Characters: Sam and Dean (Gen)
Rating: PG-13 (language)
Summary: Post Croatoan, the answers to Sam's questions just create more questions in turn.
Author's Notes: For super_summer, where I claimed "Croatoan." This one wanted to be second-person, which surprised me since I almost never write that. Also for my Switch_25 table, this is "Explanation."
"Right before he died… Dad told me something. He told me something about you."
Wherever those words lead next, it won't be good; you can tell by the sound of Dean's voice. This is so incredibly typical, Dean and Dad with their secrets and their struggles while you're stuck in the middle or standing completely outside everything.
Dean's going to leave you hanging, no doubt. Took him two months to say this much, and he regrets it already.
Someone's in trouble-- could be you or maybe just Dean. Dad is dead, but this reminds you of so many other times: Dean giving with one hand and Dad taking away with the other, and it always seemed like it was your fault underneath.
For once, you'd just like some fucking answers—not "Because it's what we do" or "This isn't a debate" or "Now, Sammy" or "Do as you're told." Answers that actually listen to what you're asking…
How about the bigger questions, like what the hell all these visions are for? You're seeing people die but what's the point if you can't prevent it— it seems like you're always going to arrive just a little too late.
Dr. Jennings died anyway in Oklahoma, so you changed the moment but not the result. Today you saved Duane Tanner from Dean (or maybe saved Dean from himself), so was that a fluke or misinterpretation? Or are you finally getting a handle on how the visions work? The thought that they're simply echoes of something that hasn't happened yet is frustrating and depressing. That's useless, and it's hard enough dealing with them already.
Based on that vision of Dean with the gun, you rushed all the way to River Grove and you wonder if that was a mistake. Why didn't you do the opposite and avoid tempting fate?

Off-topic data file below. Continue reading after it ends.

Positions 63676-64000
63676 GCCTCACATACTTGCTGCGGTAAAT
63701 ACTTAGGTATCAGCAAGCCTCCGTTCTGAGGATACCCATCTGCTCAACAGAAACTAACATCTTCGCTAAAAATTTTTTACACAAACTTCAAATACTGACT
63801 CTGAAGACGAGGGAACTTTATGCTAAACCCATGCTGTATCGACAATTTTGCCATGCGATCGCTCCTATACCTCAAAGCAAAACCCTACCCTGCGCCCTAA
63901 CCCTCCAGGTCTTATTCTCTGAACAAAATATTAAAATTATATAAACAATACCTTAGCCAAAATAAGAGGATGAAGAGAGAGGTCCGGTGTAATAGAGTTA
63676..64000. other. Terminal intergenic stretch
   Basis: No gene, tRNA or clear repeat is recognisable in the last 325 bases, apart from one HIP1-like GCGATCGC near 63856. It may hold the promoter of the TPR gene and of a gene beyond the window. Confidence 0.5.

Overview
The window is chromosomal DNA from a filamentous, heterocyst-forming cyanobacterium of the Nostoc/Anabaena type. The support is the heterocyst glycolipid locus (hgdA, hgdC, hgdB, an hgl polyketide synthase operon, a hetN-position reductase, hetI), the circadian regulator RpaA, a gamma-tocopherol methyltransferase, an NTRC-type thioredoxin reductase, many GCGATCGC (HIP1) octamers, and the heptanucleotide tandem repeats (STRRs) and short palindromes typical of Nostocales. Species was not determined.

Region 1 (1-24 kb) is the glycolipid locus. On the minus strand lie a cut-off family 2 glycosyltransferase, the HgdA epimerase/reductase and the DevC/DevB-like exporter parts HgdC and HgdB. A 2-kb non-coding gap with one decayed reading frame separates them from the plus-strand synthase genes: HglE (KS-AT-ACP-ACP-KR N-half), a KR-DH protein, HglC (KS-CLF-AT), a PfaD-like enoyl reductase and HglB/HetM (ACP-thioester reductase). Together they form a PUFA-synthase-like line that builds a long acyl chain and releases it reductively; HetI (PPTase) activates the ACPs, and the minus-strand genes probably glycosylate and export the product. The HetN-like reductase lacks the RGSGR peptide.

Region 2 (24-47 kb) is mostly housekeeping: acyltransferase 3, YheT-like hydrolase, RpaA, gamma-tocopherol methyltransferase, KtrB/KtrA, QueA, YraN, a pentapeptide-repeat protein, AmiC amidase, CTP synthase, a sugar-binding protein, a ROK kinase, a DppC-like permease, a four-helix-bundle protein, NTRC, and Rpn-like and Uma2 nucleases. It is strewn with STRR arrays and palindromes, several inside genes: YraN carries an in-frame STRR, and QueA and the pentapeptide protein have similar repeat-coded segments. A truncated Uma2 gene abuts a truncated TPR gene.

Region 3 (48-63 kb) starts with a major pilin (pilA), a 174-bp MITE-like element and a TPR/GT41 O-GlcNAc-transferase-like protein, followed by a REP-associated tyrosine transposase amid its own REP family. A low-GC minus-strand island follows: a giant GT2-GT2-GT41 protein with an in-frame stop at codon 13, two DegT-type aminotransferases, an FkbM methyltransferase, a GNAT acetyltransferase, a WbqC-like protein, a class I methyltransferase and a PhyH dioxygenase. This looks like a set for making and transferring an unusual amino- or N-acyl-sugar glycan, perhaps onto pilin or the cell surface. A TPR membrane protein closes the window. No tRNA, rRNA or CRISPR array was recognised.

If you'd conquered the demon/virus/curse—god, you don't even know what it was you actually faced—you'd feel some justification. It's hard to say even now if that was victory, when you didn't find the source. In the end, only a handful of people survived.
You thought you were going to die yourself today—really die—and the reprieve was unexpected. Good thing Dean didn't leave you behind with the company of your gun. You haven't thanked him and you probably really should, but Dean's edgy enough already and maybe you are too.
The air feels heavy now and your mouth is sour with the taste of beer, because this moment of winding-down by the river is no longer what it started out to be.
Dean—Dean of all people—was talking about going to the Grand Canyon, and suddenly the world felt like it was turning on its head. Everything was wrong becoming wronger, and you pressed for an explanation and somehow made things worse.
He told me something about you.
The words haven’t left. They're right in front of you, still shaped by the fear in your brother's voice.
You can't help pushing, always pushing, because there's a basic part of you that will always need to know:
"What? Dean. What did he tell you?" Now that you've said it, it's too late to unring that bell.
Dean's eyes are wet and he looks so sad, but he'd have carried this burden forever just to keep you from knowing.
His mouth is trembling as he takes a deep breath, preparing his response.
In that brief, silent second you suddenly wonder if this is an answer that you really want to hear.
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